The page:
I'm currently working on Ubisoft Connect, designing the future of the games library on the upcoming desktop app. The current Ubisoft Connect desktop app sees 10 Million monthly users. My work is currently under NDA, so I can't show most of the designs I've been working on; however, I can discuss some of the work I've completed on the game tiles, as we've released this in our open beta.
The project's initial goal was to redesign the game library to improve the user experience and to utilise our new design system already in place on the PC and console in-game overlay.
Our user research showed that the game tiles' design was essential to the overall user experience. We reviewed the library structure and game tiles on our desktop and competitor apps.
Our research revealed many pain points, but the main pain points discovered were...
Researching the current design of our game tiles, I found that the design was restricted by the assets used. The assets came from the vertical rectangular shape of the physical game case box art. Using an asset designed for a physical medium wasn’t necessarily the best asset to use in this digital format.
I positively reframed the main pain points using the How Might We method.
The insight gathered from the research phase helped me to define the challenge differently.
Redesign the game tile and asset to create a design optimised for desktop devices where players can quickly launch and manage their games from the library.
Our north star design principles were that the game tiles had to be...
We took the HMWs collected in the research phase and came up with solutions for each.
We conducted multiple internal reviews and three user tests on the library structure and design of the game tiles to arrive at our current iteration.
The game tile asset’s aspect ratio is 16:9; I chose this aspect ratio so that the game tiles could fill the library using fewer but larger columns, allowing us to utilise our space more efficiently. I standardised the game logo designs to be white only to ensure they are consistent across tiles and easy to read.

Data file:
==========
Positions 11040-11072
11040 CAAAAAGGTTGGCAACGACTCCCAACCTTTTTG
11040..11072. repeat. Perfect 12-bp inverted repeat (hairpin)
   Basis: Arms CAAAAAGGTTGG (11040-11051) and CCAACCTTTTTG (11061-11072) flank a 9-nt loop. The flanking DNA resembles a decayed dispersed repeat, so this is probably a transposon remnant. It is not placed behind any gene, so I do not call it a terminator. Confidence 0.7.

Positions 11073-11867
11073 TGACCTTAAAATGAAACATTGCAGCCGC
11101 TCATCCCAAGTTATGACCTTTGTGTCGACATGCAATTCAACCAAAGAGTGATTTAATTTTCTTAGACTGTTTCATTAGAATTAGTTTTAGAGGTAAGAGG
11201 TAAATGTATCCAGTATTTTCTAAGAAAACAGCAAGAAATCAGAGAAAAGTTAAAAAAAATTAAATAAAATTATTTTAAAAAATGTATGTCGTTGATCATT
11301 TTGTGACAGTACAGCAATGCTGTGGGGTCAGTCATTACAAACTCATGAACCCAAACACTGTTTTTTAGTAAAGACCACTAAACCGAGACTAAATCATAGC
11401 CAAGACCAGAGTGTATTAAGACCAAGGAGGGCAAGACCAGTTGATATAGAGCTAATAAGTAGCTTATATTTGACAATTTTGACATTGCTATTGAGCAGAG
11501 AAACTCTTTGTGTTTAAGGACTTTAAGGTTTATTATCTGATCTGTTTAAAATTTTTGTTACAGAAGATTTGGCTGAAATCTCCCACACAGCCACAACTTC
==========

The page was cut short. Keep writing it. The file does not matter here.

Here are some of the leading cases for the game tiles. Firstly, we have the basic installation states, Installed, Not Installed or Update Available. We also have a case for a recently added game or if it's running on the user's machine.
The games also have downloading states for regular and progressive downloads where the player can play part of the game before the entire download is complete. Due to the construction of the game asset, we can darken the background image but keep the logo entirely white.
The games can also have an inactive state; often, this is because the user owned a game through the Ubisoft+ subscription service, which has since expired.
The friends playing component displays any of the users' friends who are currently playing this game. We show a maximum of three avatars before an overflow state; on click, a modal shows all friends who have played this game.
The view of the game tiles can be changed from the default tile view to a list view to show more games in the available space.
The library has three game tile sections: Installed, Not Installed, and Inactive. We also have a toolbar to change the view, sort and filter options in the top-right of the page.
I created a master component in Figma that we use across all design documentation. When I edit this master component, all the children are automatically updated, saving us a lot of time when updating documentation.